Stress is a natural short term emotion that exists to help us manage difficult or dangerous situations. Stress is not a threat to us, if it sticks to this short term job. In other words, we do not have to be afraid of stress.
However, if we experience stress over a longer term, it can have negative consequences for us. Stress can make you feel overwhelmed, irritable and anxious. It can cause you to have low self-esteem, experience racing thoughts, worry, find it hard to concentrate and have difficulty in making decisions . It can also have long term consequences for our physical health, including headaches, pain, dizziness and damage to your heart.
However, it is possible to take positive steps to manage and reduce the stress you experience. What works for you will depend on your personality, the circumstances you are in and whether the stress is caused by your own internal thoughts or external factors in your environment. This may mean you need to experiment with a few strategies to find something that works really well for you. Below we have listed some tips to help you manage stress – you can also find more throughout this site. Experiment and find the way that works for you.
Tips for Managing Stress
Exercise has been shown to be extremely effective at reducing stress in the short and long term. Even low level exercise such as taking a brief walk can help.
Taking breaks has been shown to help you reduce stress and avoid exhaustion, which make us more prone to stress. You can find more information on taking breaks here – “The Importance of Taking Breaks“
Don’t let Stress Bully you into Making it Worse
Stress can make us more likely to adopt unhealthy behaviours that make the situation worse – e.g. by encouraging us to work longer and longer hours, so that we become more tired and stressed. Be aware of your own behaviour and whether what you are doing is helping you to destress or become more stressed. Ask yourself, how is this helping me? Then take control of what you do next.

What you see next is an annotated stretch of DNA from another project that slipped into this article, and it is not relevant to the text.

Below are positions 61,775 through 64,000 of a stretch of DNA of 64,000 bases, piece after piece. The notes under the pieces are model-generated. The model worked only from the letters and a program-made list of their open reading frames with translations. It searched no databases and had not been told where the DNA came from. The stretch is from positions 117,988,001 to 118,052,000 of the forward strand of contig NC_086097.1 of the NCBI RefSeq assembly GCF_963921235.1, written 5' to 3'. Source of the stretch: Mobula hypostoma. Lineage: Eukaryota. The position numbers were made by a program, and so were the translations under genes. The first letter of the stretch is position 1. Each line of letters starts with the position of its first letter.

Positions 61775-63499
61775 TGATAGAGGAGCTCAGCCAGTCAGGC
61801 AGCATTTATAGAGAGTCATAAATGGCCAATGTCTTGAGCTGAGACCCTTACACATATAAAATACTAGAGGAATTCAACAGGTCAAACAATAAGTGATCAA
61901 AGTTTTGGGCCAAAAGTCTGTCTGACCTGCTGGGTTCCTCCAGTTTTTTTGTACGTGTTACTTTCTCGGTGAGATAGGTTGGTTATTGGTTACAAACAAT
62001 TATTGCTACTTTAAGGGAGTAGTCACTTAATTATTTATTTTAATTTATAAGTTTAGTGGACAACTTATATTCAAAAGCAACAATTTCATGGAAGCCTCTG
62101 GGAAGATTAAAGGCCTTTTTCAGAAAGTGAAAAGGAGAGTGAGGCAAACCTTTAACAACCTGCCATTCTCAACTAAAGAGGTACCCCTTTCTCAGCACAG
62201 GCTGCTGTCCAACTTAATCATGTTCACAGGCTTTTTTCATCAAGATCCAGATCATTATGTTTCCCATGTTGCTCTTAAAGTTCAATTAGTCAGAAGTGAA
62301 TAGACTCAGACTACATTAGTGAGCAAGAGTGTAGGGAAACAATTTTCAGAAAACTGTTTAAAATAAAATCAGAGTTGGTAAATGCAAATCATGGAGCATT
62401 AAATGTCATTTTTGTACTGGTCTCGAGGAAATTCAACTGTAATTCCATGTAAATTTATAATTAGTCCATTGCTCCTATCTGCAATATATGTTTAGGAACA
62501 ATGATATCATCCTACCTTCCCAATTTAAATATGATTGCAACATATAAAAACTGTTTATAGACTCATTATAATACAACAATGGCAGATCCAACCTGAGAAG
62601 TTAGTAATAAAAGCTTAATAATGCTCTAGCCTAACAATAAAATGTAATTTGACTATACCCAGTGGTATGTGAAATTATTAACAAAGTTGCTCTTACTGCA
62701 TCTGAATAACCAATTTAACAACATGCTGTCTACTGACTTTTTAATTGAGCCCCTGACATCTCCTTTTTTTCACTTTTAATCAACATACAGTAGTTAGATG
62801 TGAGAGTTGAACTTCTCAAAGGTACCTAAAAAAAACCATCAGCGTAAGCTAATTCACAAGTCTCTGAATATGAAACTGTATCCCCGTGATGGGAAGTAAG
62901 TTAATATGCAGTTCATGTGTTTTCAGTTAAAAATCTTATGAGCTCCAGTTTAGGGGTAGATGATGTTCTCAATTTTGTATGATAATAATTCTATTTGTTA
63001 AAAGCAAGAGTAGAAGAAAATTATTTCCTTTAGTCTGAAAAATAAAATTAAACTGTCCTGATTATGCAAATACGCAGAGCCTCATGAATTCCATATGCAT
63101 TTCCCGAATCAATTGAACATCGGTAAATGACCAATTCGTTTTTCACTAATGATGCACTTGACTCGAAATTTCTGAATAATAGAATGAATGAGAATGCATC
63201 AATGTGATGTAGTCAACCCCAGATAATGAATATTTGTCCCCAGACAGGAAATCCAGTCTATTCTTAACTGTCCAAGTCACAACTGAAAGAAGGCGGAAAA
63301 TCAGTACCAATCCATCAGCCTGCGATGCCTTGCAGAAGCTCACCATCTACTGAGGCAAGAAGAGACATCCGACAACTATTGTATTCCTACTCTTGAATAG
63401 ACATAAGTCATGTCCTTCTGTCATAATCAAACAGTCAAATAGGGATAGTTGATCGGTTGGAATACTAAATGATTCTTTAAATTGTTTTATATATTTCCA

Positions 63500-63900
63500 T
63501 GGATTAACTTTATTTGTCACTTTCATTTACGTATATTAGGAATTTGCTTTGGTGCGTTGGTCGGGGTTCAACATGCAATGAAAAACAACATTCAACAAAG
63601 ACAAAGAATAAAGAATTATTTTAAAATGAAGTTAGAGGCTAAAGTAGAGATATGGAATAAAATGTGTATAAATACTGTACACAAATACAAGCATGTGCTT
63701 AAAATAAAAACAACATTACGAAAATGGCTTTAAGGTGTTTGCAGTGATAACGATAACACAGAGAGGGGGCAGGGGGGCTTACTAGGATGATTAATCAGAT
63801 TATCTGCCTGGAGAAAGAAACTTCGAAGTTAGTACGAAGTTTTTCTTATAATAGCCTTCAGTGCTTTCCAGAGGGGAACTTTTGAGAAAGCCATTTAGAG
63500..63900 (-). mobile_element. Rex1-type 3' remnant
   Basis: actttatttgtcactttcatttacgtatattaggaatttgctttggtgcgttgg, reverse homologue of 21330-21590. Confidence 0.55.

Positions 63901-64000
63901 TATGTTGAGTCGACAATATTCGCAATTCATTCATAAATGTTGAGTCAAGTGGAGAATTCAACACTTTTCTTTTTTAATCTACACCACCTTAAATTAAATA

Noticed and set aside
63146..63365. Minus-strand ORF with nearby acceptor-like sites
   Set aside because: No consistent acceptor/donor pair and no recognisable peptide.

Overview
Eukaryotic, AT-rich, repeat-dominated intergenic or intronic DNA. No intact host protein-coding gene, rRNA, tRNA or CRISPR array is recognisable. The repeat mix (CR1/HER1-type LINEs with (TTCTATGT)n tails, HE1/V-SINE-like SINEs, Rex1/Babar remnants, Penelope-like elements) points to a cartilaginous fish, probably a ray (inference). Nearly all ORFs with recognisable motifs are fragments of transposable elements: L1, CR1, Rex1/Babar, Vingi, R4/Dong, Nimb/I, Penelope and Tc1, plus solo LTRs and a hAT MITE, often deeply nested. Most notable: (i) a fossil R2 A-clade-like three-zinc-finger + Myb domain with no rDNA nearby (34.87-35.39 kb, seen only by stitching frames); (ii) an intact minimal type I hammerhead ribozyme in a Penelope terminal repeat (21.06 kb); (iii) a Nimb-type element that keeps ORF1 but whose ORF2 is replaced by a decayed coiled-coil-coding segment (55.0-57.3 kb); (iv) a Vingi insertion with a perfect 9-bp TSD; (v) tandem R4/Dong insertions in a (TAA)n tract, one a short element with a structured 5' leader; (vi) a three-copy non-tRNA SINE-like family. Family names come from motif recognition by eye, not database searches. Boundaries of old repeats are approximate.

Don’t let Stress Bully you into Avoiding Things that will Help
Stress can sometimes make you want to avoid things that will actually make the situation and how you feel better. For instance, if there is a particular piece of academic work you are worried about, it can make you avoid starting it. This makes you worry for longer and leaves you with less time to complete it – making it more stressful.
Face Your Workload and Prioritise it
Prioritising tasks can help you get an accurate perception of what you need to do and help to manage your stress. Write a list of the tasks you need to complete and then put each task into one of the four categories. Once you have categorised the tasks, work through the categories from the most important.
Ask yourself if the task is:
- urgent and very important;
- important but not urgent;
- urgent but not important; or
- neither urgent nor important
Mindfulness involves being in the present and being aware of the current experiences around you, instead of being distracted by the past or the future ; . Mindfulness and meditation have been shown to be a beneficial intervention to managing stress and increasing wellbeing, in a number of studies .
Use the Support Around you
Talk to someone. You could talk to your friends, family, supervisors or support services in your university. They may help you to think of something you may not have considered or help you to regain perspective. Sometimes just sharing a problem with someone else can help you to feel more supported and appreciated and this can help lower your stress.
Sleep can help us to manage negative thoughts and emotions and provide us with the energy to tackle the problems we face. See “Sleep and Why it is Important“.
Have Some Fun
Having fun and pleasure is a human need. Fun can also help to reduce the stress you are feeling, reset your emotional equilibrium and provide you with energy and positive feelings. While PGR studies are likely to be demanding on your time, making the space for fun and pleasure will help you to feel better and recharge you for your work.
Manage your Emails
One way of managing stress is to deal effectively with emails. There can be a lot of emails that are sent and received within an organisation and coping with these emails can help to reduce stress.
According to the NHS (2017), we can practice the ‘4 Ds’
Delete: Can you delete the email? Is it relevant to you?
Do: Can you quickly email back? Or is the email urgent?
Delegate: Can you send the email to someone else who can help or deal with the matter better?
Defer: Set some time aside during the day to answer emails.